“Some of the proposals come from the BBC, some of them come from me and others are kind of an amalgam. This one is the latter. In the early stage I’ll be involved with the arc of it all: what’s the purpose, what’s the message, how are we setting out? That early stage is the place to get the ideas in, the things that I’m interested in.

“What I tend to do after that is leave the directors alone. Essentially what they’ve got to do is a degree in six weeks. Some of the best ideas come from them…Suddenly they’re coming back and telling me a story that I’d never heard of before.

“Then you get the script…At that stage there’s not really many dramatic things you can do with it because it’s all scheduled…you can’t suddenly say ‘let’s not go to South America’.

“When we go out to film, people are really keen to riff, and [to use] whatever we find there. That’s the advantage of having an expert to be able to do that. You can’t do that with a celebrity presenter, but you can if you know your stuff.”

To get to where he is today, Iain had to make some big sacrifices. His journey was not a straightforward one, but one which he is happy with.

“I did a horizon in the late nineties…I’d done some telly really early on and I always really liked the performance side of the academic thing…We should be thinking of students as more of an audience, instead of a set of bums-on-seats that have paid their money and have an exam at the end of it.

“At that particular horizon programme I was asking them ‘why is there no geology on telly?’…They were saying ‘lots of people are trying to do it, but it’s not really come off’. So I was intrigued to find out why it is that’s it’s not come off?

“After that I just bubbled around for a few years; I was working at Brunel University at the time. Then, I don’t know, maybe it was a mid-life crisis: my wife and I just gave our jobs up; we moved back up to Scotland and I took a year and went round all the independent TV companies that I knew…I ended up putting in four proposals to Channel 4…I don’t know why I didn’t talk to the BBC initially, it was odd. Eventually I got talking to the BBC and we struck an idea about the Mediterranean: very quickly that became a major project. At one point I had the choice of going to Channel 4 or the BBC. I always felt that the BBC was the perfect place to learn the trade…They’ve been doing it for a long time. That’s a linear version of something that was a rather sprawling, rambling tale.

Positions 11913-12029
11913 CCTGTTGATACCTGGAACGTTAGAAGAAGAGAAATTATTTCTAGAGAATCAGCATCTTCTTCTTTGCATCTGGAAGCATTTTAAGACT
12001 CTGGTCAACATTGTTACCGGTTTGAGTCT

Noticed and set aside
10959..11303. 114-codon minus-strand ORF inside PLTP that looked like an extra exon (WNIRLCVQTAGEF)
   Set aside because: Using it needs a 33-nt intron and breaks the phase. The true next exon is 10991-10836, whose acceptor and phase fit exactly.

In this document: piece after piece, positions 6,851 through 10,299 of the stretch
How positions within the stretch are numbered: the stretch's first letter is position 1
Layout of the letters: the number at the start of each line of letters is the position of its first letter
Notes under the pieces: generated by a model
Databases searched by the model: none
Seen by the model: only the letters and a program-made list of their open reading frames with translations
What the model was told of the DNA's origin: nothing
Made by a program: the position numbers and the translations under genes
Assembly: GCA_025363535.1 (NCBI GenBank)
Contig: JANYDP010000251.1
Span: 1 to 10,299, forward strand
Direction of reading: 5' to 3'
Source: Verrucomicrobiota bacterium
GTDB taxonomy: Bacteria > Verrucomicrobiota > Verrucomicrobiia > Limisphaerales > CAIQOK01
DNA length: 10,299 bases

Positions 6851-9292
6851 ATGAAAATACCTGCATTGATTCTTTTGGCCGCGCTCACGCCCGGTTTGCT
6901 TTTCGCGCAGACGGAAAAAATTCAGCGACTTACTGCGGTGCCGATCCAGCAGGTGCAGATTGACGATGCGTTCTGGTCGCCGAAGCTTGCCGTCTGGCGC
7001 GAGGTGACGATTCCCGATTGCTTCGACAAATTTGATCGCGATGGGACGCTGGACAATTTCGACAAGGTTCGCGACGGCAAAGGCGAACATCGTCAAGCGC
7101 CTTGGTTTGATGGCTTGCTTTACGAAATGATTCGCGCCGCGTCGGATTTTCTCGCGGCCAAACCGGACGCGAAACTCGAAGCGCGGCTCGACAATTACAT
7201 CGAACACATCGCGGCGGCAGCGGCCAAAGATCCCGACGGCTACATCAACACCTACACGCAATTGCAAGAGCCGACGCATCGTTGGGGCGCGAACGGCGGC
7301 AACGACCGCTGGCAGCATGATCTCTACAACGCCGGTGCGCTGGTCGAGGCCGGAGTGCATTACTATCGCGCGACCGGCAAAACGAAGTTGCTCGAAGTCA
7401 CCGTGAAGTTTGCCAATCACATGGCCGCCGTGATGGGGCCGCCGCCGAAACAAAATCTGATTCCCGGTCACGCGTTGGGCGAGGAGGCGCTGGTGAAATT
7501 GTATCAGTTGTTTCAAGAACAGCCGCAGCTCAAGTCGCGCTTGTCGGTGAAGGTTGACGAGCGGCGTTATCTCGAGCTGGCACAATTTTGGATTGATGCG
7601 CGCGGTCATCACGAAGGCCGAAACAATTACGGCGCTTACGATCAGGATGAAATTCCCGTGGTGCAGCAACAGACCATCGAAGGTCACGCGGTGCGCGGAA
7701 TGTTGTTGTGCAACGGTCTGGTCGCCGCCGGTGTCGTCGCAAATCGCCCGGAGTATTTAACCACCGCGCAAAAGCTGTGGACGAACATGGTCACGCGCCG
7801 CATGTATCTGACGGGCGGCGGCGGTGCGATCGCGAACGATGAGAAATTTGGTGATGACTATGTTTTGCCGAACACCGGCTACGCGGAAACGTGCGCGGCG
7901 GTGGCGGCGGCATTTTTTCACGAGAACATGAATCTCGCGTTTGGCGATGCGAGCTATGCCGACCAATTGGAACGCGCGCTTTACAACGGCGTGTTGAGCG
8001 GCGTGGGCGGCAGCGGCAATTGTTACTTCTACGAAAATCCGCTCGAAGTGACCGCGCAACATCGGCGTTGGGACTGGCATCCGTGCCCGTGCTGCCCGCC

“In 2004, that’s when I decided I needed to get back into academia. The point was never to leave academia, but at that point I felt I had to leave to get some time and space.”

Since becoming a pioneer of geology on television, Iain has become a household name. Popular geology now has a place among the more traditionally exciting astrophysics or nature programming. So what has changed?

“I think the thing that’s crystallised in people’s minds is that geology isn’t just rocks…When you open it out and show that it’s to do with this enormous four-and-a-half billion year history of the planet; it’s do with these continental movements, earthquakes and volcanos; the incredible epic episodes in the planet’s past. Suddenly, all of that is magical television.

“What’s happened in the last ten years, and I’ve never thought about it really but, there’s a genre now. Hugely influential was Planet Earth…That transformed the standard of cinematography; people wanted to see epic landscapes and amazing scenery: the Earth doing great things. Suddenly the Earth was right for doing things.

“I describe it as how the planet works and what it means for us – that’s huge. If you can’t make TV programmes about that you shouldn’t be in television.”

The advantages of being a presenter of popular science programmes are obvious to many but, as many people know, nothing worth doing is easy.

“The best thing is the first meeting we have for a new series and they say, ‘Iain, where do you want to go?’…We have this great discussion and you leave just going ‘Oh my god!’ We end up going to amazing places but it’s really funny because a lot of the places I suggest we never go to in the end.